Wednesday, October 2, 2013


John Brahm, 1954
Starring: Vincent Price, Mary Murphy, Eva Gabor

Gallico the Great, a stage magician and inventor of magic tricks has his first big show stopped midway by greedy producer and manager Ormond, who wants a more famous magician, the Great Rinaldi, to use Gallico’s brilliant illusions. In addition to screwing him out of fame and money, Ormond has also stolen Gallico’s wife, the beautiful but lascivious Claire. In a fit of rage, Gallico uses his newest trick, the Lady and the Buzz saw, the decapitate Ormond. He quickly makes an elaborate and clever mask of Ormond’s face in order to keep up the illusion that he is still alive. Unfortunately Ormond’s decapitated head has gone missing when his bag gets switched with his assistant Karen’s. 

After a nerve wracking journey to reclaim the head, Gallico burns Ormond’s body at a local bonfire and rents a room in his name. He is confronted by Claire, who is looking for her husband, and when she guesses the truth, he is forced to kill her too. Unfortunately the room he is renting is in the home of Alice Prentiss, a mystery author who teams up with Karen and her police officer boyfriend to get to the bottom of things. Gallico, meanwhile, must keep murdering people as they get closer to the truth. He has also just invented a new trick, the Crematorium.

Despite its sorely limited budget, The Mad Magician is a lot of fun, thanks mostly to Vincent Price. This was his second horror film after House of Wax and though this borrows heavily from that film, he thankfully gives a very difference performance in The Mad Magician. Like many of Price’s later villains, Gallico is a sympathetic character and we really don’t feel all that bad for the people he kills. They are all cruel, rude, greedy, and have repeatedly treated the quiet, sensitive Gallico very badly. 

The other actors sadly pale in comparison to Price. Mary Murphy (The Wild One, The Desperate Hours) does a decent job as the heroine and effectively figures out who the murderer is with Lenita Lane’s enjoyable Alice Prentiss, the female mystery writer who is the first to suspect Ormond/Gallico. Lane would also appear in The Bat (1959) with Price, another film where a female author solves a murder mystery. Eva Gabor (Green Acres), sister of Zsa Zsa, is memorable as Gallico’s gold digging ex-wife, who he murders in a fit of jealous rage. Though the male characters are all pretty forgettable, there are a number of familiar faces from other genre films, including John Emery (The Woman in White) and Patrick Neal (The Stuff).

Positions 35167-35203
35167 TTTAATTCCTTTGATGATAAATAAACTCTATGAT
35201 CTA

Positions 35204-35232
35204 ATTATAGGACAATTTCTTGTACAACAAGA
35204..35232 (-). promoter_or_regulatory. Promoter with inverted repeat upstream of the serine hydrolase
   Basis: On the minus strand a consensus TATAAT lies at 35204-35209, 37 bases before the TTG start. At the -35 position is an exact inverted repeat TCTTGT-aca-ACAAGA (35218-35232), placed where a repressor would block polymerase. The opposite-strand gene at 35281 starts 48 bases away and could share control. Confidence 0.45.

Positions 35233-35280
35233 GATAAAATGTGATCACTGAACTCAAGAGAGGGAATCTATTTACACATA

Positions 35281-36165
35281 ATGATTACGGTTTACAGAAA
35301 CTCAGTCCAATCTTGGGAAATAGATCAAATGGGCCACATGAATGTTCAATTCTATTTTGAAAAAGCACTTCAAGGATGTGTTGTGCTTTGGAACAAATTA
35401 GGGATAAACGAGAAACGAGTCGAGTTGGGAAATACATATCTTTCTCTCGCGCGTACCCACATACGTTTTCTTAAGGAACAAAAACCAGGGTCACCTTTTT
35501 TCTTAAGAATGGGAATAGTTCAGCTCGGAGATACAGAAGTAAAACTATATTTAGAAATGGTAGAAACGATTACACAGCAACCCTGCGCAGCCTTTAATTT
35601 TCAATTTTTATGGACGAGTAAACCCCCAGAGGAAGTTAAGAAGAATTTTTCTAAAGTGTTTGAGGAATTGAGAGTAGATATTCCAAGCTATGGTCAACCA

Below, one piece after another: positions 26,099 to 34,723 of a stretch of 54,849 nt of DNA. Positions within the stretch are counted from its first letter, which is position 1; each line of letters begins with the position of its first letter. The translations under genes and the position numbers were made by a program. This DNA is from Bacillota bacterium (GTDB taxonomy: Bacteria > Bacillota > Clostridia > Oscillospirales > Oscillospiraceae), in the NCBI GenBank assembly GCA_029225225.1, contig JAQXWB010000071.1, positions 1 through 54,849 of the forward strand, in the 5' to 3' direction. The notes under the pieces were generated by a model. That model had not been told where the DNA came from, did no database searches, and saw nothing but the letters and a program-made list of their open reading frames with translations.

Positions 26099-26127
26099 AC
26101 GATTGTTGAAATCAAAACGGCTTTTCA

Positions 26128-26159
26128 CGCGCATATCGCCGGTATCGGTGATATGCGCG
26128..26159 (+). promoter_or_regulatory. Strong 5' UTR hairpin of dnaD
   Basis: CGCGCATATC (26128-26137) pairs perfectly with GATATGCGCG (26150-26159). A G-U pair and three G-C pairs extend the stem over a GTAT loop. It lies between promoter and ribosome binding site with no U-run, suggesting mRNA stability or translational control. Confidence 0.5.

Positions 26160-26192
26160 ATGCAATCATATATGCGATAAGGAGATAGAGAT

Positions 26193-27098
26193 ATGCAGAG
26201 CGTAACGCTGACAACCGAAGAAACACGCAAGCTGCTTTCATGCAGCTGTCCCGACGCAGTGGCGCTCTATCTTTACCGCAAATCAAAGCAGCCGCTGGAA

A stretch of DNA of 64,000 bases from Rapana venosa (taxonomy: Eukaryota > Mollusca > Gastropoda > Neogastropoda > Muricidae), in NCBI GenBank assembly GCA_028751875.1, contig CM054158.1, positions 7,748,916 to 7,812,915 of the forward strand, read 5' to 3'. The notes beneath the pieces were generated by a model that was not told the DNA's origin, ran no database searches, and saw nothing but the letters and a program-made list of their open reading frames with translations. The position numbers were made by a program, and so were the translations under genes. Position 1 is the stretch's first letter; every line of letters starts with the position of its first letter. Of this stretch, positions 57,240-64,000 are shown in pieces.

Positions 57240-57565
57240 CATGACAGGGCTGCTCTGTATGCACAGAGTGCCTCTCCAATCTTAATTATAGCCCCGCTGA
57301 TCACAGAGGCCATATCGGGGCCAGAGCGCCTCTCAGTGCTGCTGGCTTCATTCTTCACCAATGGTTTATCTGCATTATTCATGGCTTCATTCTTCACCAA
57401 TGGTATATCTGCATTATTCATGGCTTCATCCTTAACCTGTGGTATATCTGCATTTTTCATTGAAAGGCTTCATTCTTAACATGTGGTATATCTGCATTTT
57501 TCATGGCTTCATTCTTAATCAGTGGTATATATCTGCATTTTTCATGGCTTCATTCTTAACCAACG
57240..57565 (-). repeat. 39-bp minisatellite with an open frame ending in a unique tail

The Mad Magician oddly borrows some elements from director John Brahm’s earlier, better films, namely The Lodger - a strange man renting a room and coming and going at odd hours; the woman of the house being the first to suspect him while her droll husband laughs it off - and Hangover Square, which introduced the idea of using a community festival to dispose of a body on top of a bonfire. It’s a shame that this film lacks the grim, depressing tone of Hangover Square. 

Whether on the part of Brahm or the studio, Columbia Pictures, there is also an obvious attempt to ride House of Wax’s coattails with a carnivalesque atmosphere and somewhat similar sets. Both films were also shot in 3-D, though House of Wax greatly benefits from color and elaborate sets. It’s a shame the same wasn’t done for The Mad Magician, which is black and white. There are some fun illusions and tricks, including Gallico’s masks to impersonate people, the Lady and the Buzz Saw, and his “Crematorium” trick where a person is supposedly burnt alive. Probably not the classiest move.

The screenwriter, Crane Wilbur, would work with Price again in a few years. He wrote and directed their adaptation of The Bat (1959), an equally low budget, but fun horror mystery. It’s strange that both The Mad Magician and The Bat are relatively neglected by Price fans. They aren’t the greatest films in his long career, but they provide plenty of fun for a spooky, October night and foreshadow the delightful films to come. The film is available for free on or on DVD

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